HR professionals or owners are faced with my conflicting HR questions or situations everyday and how to solve the issues can vary depending on who you ask. Many business owners or HR professionals often ponder the same question, “Is there an agency or source where I can go to get guidance or assistance on these HR issues?”. Well now there is a solution! www.HumanResourceBlog.com is now available for any HR professional to come and share their thoughts, questions, or issues and to openly discuss the situation or issue at hand. Where else would you be able to go to find a community or center that has professionals sharing your same common problems and also having suggestions for you to possibly consider. Like they say, two brains is better than one. In this particular case, it’s two professionals better than one!
www.HumanResourceBlog.com has a goal to build a community strictly for HR professionals all across the states to be able to post and receive answers from actual professionals in the same situation or have the knowledge to possibly guide you to answer. State laws vary from state to state. If your organization operates in multi-states, this is the place for you. www.HumanResourceBlog.com does not limit the answer to any particular state or topic. It does not have boundaries and/or limitations in the state the question is deriving from. If you are seeking an answer to your HR question, www.HumanResourceblog.com will be the solution!
Answers are posted daily from Real HR experts that are emailed the questions instantly. There is no automation to the postings of answers. The website is strictly for owners, HR professionals, supervisors and managers to post their HR related issues, questions, or concerns. Post your questions today! The web site is not intended for employees to post employee related questions.
Come join and lets build an HR Community together.
Hope to see you there!
Maine seems to be a good place for employers at the moment, at least according to some of the sources that I have been seeing and hearing from lately. The Governor there, John Baldacci, has the Council on Jobs, Innovation and the Economy doing a study on the job growth situation and the state of the Maine economy. The resulting report, or an interim report actually to be specific, says that the state should fund something called cluster development at the rate of $10 million a year, with that money being open to all industries and employers.
The plan has already been partly put in place by the governor for some employers and some industries. For instance, the governor gave a $15 million so called Wired Grant to the state boating industry in order to help that industry and its employers grow and diversify.
The Council on Jobs, Innovation and the Economy was actually set up by the governor last year to come up with an action plan on how to get the industries in the state moving toward innovation, and how to develop these cluster development projects that we are talking about. It is all a matter of how the state is to invest its money in the Maine industries and employers, and how that money could help make your company stronger.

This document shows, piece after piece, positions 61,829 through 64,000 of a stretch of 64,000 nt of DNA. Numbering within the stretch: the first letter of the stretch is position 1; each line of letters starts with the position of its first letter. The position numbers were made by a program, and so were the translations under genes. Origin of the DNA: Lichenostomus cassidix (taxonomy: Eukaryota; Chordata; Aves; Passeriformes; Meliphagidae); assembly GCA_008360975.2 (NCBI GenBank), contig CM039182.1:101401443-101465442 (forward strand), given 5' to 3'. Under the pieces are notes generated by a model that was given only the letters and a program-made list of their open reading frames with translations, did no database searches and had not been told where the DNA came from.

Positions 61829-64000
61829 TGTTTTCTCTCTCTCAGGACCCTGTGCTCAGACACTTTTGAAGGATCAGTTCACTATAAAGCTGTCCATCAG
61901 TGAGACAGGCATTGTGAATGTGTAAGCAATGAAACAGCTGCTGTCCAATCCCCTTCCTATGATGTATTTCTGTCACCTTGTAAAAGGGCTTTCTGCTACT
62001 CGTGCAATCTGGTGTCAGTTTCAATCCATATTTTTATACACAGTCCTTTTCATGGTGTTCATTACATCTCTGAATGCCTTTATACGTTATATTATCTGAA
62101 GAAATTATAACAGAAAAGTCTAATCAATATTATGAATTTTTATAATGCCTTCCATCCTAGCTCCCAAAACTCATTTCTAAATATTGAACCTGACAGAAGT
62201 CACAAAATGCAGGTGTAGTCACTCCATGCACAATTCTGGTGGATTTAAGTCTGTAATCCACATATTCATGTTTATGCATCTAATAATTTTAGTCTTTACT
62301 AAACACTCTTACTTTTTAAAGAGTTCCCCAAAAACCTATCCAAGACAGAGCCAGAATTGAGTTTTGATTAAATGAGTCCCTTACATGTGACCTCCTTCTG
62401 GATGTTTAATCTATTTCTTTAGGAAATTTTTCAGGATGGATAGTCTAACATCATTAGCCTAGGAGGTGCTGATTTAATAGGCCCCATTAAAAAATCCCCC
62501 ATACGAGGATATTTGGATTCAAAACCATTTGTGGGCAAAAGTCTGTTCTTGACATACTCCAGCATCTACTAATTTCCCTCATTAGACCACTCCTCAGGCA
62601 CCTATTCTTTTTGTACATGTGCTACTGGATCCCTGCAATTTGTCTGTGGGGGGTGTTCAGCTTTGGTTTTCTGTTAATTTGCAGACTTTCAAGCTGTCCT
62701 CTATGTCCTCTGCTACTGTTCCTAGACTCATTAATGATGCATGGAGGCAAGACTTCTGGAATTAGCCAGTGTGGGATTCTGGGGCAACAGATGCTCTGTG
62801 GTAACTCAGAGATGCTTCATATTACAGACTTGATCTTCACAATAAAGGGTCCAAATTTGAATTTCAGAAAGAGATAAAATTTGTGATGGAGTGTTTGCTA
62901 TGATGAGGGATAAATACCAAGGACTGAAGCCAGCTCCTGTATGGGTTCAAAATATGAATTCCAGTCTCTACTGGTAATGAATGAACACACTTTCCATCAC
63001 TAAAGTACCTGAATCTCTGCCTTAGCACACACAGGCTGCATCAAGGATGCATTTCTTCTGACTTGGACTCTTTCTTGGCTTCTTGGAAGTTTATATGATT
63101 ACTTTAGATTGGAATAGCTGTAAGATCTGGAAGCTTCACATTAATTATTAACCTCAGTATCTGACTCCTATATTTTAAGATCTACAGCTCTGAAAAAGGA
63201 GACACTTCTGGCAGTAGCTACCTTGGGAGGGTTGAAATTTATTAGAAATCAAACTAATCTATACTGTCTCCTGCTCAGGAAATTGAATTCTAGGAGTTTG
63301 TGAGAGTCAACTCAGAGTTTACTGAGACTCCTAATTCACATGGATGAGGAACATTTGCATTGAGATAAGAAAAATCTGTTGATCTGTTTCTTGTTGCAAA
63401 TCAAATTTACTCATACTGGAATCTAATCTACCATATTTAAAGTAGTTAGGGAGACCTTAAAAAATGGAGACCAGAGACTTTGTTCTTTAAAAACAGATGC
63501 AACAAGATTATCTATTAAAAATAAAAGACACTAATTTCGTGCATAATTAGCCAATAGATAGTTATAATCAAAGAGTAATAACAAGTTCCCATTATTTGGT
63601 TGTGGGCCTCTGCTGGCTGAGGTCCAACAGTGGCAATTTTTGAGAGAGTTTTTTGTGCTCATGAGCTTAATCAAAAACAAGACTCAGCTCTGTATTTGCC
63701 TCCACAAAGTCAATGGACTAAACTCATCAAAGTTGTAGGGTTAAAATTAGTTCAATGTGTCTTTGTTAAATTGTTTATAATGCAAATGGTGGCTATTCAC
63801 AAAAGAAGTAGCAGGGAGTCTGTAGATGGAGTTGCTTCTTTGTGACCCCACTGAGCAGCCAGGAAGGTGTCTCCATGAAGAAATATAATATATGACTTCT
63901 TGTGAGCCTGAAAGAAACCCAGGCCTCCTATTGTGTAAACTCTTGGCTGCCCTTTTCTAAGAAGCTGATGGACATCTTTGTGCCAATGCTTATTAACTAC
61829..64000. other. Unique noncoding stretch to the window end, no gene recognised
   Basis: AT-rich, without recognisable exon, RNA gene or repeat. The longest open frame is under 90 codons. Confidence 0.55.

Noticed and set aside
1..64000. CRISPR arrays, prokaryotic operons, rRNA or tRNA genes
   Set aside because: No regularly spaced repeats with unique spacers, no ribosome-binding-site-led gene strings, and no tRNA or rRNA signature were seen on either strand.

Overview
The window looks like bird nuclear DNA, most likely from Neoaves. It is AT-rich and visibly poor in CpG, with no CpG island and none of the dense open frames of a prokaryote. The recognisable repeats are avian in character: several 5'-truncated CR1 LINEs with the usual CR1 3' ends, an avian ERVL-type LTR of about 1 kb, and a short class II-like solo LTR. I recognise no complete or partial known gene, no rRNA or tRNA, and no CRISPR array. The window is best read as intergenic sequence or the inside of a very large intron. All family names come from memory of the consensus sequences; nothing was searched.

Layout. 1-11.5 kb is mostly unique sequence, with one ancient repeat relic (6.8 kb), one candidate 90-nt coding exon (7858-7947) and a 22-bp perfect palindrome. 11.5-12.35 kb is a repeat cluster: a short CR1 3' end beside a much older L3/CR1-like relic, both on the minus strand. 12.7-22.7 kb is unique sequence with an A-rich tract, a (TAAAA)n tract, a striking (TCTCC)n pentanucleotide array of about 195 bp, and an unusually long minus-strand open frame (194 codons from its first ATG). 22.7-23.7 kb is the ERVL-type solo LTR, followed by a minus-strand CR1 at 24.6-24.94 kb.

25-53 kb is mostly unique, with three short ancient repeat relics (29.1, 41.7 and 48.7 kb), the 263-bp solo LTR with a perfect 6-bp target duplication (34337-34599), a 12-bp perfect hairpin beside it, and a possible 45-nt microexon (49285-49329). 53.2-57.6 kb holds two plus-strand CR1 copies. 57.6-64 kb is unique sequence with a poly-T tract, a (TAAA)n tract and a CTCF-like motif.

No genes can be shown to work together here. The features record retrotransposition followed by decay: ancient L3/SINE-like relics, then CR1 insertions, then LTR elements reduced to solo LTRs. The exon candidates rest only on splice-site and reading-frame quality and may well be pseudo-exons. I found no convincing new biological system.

The way the state looks to be going forward with this cluster development is to put $3 million aside for it in the budget this first year, and then dedicate another $5 million for it in the following year. As employers, of course, you will not be able to go after that money in a free for all, but if you consider yourself an innovative employer in your industry, and a strong producer of job growth, it cannot hurt to have this development plan in mind when contacting government officials.
Maine only gives its employers seven days after the start of a new hire to report the new employee to their government. Maine then matches up all of the information that employers send to it about new hires with the state’s child support records. Then the state sends its information to the National Directory of New Hires, which can help the government track delinquent child support payments to the adults at fault for them.
When it comes to how the state defines you guys—the employers in Maine—the state’s labor laws follow the same guidelines that the federal tax guidelines do when it comes to defining employers. An employer can also include a government organization or a labor organization too.
If you fit this bill—and if you have employees, chances are you do—you are required to report new hires, according to the Maine labor laws, within seven days of the first day that the new employee works for you for pay.
This includes a person you may have once had on your staff but then laid off or in another case, they took a leave of absence. Once you re-hire that person, the key ingredient in determining if you need to file a new hire report on them is whether or not you need them to file a new W-4 form in their employee file. On the other hand, if the employee never got removed from your payroll records, and never was officially terminated, then you don’t have to fill out a new W-4 form and thus don’t have to report them to the state of Maine as a new hire.
But if you do, you can report in Maine in a number of ways. You can send in their W-4 form, send in your own personnel record by e-mail or diskette or online as long as it contains the necessary information, or follow the instructions set up by the state for their official form.